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The Old Woman and the Tea

Marie Brennan is a former anthropologist and folklorist who shamelessly pillages her academic fields for inspiration. She recently misapplied her professors' hard work to The Night Parade of 100 Demons and the short novel Driftwood. She is the author of the Hugo Award-nominated Victorian adventure series The Memoirs of Lady Trent along with several other series, over sixty short stories, and the New Worlds series of worldbuilding guides; as half of M.A. Carrick, she has written The Mask of Mirrors, first in the epic Rook and Rose trilogy. For more information, visit swantower.com, Twitter @swan_tower, or her Patreon.

When the soldiers arrive, the old woman is waiting.
"Sit down, sit down," she urges them, gesturing with her free hand. There are cushions spread on the floor, one for each soldier. "The tea will be ready soon."
The soldiers grip their rifles. Their leader says, "Old Lady Meng, we are here to--"
"I know why you're here. That's no reason not to be polite. Didn't your parents teach you any manners? Sit."
They sit. The water approaches boiling, and she removes it from the fire before it can slip across that line. With a bamboo whisk, she stirs in five different ingredients. None of them look quite like tea leaves.
"We will drink together," she says as the brew steeps, "and then you can carry out your duty."
They're Red Guards, these men with their rifles. Their duty is to destroy the Four Olds, the shackles of ossified tradition holding China back from her glorious future. All these soldiers know of religion is that it's one of the tools the ruling class use to oppress the proletariat. That's all they need to know: They've been assigned to deal with this old woman, and a good soldier doesn't ask questions.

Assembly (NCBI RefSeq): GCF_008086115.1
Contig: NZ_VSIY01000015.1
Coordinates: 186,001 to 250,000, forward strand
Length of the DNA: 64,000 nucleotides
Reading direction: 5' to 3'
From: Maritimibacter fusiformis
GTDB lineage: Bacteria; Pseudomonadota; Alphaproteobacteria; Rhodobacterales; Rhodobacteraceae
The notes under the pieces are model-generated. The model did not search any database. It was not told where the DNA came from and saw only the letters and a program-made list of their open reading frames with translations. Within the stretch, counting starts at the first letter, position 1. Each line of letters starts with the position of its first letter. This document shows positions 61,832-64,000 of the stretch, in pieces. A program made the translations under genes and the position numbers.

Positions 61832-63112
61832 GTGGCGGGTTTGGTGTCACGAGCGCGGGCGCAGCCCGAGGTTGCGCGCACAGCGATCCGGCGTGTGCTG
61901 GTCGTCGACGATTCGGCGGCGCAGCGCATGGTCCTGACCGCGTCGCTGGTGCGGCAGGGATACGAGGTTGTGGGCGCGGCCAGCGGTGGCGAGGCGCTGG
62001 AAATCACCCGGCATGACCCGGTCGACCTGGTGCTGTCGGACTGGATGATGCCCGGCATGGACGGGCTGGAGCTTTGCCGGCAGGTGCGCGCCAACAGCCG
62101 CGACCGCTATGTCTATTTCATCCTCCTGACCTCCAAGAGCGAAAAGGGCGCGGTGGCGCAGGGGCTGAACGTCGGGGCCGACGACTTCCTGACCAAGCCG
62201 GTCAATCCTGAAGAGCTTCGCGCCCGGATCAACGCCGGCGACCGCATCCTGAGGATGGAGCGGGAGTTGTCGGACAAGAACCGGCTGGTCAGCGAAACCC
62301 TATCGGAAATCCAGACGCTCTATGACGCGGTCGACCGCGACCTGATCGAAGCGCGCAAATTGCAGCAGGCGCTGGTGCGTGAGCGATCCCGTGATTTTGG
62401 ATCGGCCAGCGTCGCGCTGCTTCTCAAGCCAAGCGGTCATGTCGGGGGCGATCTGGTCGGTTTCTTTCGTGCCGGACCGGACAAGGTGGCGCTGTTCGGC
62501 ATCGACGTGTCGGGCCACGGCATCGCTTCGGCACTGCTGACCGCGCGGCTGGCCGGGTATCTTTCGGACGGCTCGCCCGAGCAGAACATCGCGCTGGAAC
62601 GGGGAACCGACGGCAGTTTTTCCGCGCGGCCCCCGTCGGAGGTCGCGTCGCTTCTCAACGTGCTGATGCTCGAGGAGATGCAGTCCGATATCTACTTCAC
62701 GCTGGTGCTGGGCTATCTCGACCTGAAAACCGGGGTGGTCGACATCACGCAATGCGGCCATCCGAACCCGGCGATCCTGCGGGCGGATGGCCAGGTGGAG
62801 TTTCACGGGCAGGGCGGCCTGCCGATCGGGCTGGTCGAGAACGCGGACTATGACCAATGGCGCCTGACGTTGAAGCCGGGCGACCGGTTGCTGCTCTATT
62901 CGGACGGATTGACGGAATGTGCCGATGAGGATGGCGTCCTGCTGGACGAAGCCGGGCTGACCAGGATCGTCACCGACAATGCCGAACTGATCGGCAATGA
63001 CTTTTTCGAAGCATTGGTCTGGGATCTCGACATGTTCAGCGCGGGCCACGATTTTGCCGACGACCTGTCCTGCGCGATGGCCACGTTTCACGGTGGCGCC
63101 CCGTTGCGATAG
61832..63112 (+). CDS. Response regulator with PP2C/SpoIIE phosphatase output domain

Elsewhere, there's a war on. Much bigger detachments of soldiers have been sent after the Queen Mother of the West, Guan Yu, the Monkey King. Those deities will fight back. The Monkey King might even win.
But one old woman?
They accept their bowls of tea. They sip. They smile.
It's a pleasure to rest like this, in an empty house, away from prying eyes. These men may be devoted to their duty, but they're still human, and every human likes to take a break once in a while, in those rare moments between assignments. Their commanding officer will contact them soon enough, with the name of another god to hunt down and kill. For now they relax, taking their ease while they have nothing to do.
Rain begins to fall as the old woman slips away. It smells a little odd--a bit like leaves and flowers, like something people drank once, but they can't recall when or where. They'll lick the water from their lips, brows furrowing as they try to summon it to mind; then they'll shake their heads and go about their lives in the bright, bloody world of Chairman Mao's China.
Salt mingles with the rain on Old Lady Meng's face, slipping from the corners of her eyes. She will survive the Chairman's revolution, when so many others are destroyed or reduced to a shadow of their former selves. Sacrifices on the altar of progress. She will live, and preserve the others in her heart.
But her survival has a price. No one will ever fully recall her glory now. Just a minor underworld deity, assigned to serve the Waters of Oblivion that wash souls clean of memory before their reincarnation. Most will not even recognize her name.
Old Lady Meng will remember--and be forgotten.
The End
This story was first published on Wednesday, July 21st, 2021
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